In this book, Benoît Dubreuil explores the creation and destruction of hierarchies in human evolution. Combining the methods of archaeology, anthropology, cognitive neuroscience and primatology, he offers a natural history of hierarchies from the point of view of both cultural and biological evolution. This volume explains why dominance hierarchies typical of primate societies disappeared in the human lineage and why the emergence of large-scale societies during the Neolithic period implied increased social differentiation, the creation of status hierarchies, and, eventually, political centralisation.Read more
- Uses the scientific knowledge of the 21st century to address one of the most classical questions in political theory - the origins of the state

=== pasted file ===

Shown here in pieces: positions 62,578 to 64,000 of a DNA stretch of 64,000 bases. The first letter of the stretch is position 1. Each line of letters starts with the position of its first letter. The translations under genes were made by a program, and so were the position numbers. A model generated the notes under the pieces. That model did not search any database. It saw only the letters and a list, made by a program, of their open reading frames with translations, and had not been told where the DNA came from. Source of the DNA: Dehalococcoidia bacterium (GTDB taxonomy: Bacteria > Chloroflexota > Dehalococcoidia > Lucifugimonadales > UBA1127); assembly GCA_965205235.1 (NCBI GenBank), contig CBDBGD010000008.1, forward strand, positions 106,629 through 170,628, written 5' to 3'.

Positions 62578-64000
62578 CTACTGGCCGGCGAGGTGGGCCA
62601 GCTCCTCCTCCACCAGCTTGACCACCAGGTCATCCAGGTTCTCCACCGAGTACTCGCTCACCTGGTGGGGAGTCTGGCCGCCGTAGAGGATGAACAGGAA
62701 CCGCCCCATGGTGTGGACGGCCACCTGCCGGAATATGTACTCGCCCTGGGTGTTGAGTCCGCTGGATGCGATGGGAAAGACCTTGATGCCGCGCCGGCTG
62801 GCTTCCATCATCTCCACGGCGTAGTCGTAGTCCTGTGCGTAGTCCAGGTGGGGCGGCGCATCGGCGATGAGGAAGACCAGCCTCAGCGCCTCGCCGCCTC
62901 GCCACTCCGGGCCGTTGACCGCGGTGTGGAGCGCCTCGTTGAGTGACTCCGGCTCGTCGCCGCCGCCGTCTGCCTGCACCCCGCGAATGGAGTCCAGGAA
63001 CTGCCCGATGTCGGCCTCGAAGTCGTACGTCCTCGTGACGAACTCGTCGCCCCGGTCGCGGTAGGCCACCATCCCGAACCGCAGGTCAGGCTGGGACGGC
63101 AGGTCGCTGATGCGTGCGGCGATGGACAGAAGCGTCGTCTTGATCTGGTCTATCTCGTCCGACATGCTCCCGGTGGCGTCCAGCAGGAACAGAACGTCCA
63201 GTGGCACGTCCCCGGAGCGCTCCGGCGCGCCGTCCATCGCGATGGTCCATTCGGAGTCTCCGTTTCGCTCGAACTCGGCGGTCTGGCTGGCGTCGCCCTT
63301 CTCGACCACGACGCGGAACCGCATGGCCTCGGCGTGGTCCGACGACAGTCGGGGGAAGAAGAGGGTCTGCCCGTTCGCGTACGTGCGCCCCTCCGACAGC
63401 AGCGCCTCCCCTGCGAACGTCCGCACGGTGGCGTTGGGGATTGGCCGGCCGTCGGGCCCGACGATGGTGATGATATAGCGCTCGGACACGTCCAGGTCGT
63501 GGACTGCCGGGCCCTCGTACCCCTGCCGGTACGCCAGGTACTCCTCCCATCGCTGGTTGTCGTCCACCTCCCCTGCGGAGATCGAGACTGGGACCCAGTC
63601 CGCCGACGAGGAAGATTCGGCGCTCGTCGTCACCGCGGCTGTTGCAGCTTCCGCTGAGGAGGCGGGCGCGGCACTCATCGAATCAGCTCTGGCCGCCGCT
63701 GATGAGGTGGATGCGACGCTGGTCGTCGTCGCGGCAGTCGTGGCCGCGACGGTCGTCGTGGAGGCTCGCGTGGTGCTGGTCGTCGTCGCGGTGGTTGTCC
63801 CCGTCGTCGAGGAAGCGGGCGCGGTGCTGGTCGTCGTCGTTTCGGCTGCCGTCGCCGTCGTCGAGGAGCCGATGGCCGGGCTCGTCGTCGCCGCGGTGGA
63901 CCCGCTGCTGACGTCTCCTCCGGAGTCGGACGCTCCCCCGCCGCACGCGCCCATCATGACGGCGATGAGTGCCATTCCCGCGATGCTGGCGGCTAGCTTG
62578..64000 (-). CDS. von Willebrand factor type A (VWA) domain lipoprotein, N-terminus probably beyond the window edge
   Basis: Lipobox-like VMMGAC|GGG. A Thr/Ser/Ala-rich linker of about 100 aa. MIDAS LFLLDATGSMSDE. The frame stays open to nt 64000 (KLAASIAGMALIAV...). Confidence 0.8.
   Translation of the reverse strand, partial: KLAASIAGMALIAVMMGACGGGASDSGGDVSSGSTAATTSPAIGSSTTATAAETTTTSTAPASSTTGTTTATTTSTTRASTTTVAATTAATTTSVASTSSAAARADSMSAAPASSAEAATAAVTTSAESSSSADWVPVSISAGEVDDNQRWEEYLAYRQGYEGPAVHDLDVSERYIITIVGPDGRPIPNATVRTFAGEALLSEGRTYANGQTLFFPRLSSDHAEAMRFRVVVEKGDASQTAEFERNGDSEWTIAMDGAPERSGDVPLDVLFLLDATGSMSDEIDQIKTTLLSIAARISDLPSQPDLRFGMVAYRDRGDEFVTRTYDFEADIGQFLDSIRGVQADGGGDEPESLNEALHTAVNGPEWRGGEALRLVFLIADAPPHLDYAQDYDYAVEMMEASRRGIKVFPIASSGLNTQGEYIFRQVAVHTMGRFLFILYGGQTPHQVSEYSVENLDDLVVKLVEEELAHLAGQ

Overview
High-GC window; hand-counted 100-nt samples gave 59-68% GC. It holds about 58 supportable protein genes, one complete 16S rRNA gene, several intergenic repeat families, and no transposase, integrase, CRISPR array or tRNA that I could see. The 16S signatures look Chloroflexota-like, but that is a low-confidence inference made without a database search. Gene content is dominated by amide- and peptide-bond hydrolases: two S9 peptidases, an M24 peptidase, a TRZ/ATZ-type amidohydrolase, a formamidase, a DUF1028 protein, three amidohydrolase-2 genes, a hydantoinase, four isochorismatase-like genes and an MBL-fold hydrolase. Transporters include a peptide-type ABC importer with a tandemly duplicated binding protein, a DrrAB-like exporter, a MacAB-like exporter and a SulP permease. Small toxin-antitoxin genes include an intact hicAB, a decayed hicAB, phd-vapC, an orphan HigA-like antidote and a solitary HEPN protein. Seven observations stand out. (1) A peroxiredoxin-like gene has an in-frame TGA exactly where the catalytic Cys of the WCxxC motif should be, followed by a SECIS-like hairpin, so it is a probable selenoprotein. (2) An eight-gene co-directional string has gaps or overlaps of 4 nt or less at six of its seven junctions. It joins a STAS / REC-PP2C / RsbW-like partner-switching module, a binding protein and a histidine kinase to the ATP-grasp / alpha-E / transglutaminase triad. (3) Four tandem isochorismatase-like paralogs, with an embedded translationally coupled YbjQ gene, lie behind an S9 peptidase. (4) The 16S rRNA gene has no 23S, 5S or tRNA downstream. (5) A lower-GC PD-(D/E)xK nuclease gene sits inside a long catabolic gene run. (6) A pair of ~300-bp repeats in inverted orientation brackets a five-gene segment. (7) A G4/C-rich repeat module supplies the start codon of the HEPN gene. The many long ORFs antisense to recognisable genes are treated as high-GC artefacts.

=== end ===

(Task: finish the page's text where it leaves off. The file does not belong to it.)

- Explains how the evolution of the hominin's brain and behaviour has led to the disruption of ape-like dominance hierarchies
- Explains why, despite our ability for cooperation, we often become prisoners of unequal and exploitative social arrangements
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- Date Published: July 2013
- format: Paperback
- isbn: 9781107670365
- length: 288 pages
- dimensions: 229 x 152 x 15 mm
- weight: 0.39kg
- contains: 13 b/w illus. 5 tables
- availability: Available
Table of Contents
1. A passion for equality?
2. Reversing dominance hierarchies
3. Homo sapiens in perspective
4. Hierarchy without the state
5. The origins of the state
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